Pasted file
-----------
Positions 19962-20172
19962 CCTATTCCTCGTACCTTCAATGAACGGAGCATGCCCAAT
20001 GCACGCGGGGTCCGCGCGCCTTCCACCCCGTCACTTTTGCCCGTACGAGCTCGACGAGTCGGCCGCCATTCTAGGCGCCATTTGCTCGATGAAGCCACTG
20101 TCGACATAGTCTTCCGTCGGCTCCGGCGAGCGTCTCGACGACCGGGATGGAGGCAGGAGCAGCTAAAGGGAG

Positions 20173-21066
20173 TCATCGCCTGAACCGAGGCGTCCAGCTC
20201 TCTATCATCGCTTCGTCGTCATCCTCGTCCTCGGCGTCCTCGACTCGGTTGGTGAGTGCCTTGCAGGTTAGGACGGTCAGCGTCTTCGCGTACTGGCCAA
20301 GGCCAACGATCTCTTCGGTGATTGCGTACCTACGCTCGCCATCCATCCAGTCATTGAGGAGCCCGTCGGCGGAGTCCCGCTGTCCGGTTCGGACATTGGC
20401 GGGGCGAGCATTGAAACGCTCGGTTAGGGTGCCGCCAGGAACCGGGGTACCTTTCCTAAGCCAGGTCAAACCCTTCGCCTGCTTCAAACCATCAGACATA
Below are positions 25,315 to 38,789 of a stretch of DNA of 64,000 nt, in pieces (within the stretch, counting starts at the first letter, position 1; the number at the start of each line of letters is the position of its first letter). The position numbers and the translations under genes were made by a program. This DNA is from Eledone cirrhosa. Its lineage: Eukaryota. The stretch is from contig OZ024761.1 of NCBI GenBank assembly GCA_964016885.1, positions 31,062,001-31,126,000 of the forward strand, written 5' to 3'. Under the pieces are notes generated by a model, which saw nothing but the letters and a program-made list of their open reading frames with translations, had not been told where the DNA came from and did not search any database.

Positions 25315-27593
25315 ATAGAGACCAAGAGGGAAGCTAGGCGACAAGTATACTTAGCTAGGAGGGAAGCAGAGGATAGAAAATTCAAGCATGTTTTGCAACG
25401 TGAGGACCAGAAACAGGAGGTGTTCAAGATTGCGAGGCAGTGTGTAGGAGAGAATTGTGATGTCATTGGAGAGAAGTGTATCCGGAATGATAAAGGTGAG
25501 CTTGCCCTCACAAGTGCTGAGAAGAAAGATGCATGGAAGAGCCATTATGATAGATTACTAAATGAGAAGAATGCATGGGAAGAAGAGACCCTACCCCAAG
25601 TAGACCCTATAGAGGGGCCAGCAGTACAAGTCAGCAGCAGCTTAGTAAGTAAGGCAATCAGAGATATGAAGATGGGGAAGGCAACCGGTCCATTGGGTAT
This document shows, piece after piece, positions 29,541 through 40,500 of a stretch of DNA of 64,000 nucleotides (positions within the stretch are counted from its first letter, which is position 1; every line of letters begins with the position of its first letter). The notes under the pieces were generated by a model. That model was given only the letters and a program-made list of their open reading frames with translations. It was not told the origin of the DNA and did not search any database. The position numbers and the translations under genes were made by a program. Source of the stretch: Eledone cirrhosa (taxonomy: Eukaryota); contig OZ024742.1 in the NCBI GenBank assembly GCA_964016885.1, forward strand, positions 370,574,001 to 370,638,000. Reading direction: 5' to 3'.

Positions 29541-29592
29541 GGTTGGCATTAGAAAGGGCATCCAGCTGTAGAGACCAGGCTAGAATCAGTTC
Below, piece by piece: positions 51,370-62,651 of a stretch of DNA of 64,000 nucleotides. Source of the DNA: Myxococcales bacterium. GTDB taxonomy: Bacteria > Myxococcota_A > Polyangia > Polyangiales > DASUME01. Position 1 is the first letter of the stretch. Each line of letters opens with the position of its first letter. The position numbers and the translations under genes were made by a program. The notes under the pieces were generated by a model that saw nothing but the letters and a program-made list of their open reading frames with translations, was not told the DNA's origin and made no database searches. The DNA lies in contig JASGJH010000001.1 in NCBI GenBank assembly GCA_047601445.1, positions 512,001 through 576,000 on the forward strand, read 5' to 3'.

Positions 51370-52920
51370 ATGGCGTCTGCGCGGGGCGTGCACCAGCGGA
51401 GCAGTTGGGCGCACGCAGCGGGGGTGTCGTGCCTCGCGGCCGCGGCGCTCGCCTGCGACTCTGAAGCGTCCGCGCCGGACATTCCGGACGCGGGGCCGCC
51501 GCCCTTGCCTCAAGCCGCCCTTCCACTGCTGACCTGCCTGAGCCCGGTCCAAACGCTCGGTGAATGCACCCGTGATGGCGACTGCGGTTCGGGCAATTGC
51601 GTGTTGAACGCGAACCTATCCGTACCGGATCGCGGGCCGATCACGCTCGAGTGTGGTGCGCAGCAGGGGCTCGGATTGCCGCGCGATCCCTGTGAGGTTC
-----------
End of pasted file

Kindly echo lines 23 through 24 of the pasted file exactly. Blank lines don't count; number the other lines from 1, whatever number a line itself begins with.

51501 GCCCTTGCCTCAAGCCGCCCTTCCACTGCTGACCTGCCTGAGCCCGGTCCAAACGCTCGGTGAATGCACCCGTGATGGCGACTGCGGTTCGGGCAATTGC
51601 GTGTTGAACGCGAACCTATCCGTACCGGATCGCGGGCCGATCACGCTCGAGTGTGGTGCGCAGCAGGGGCTCGGATTGCCGCGCGATCCCTGTGAGGTTC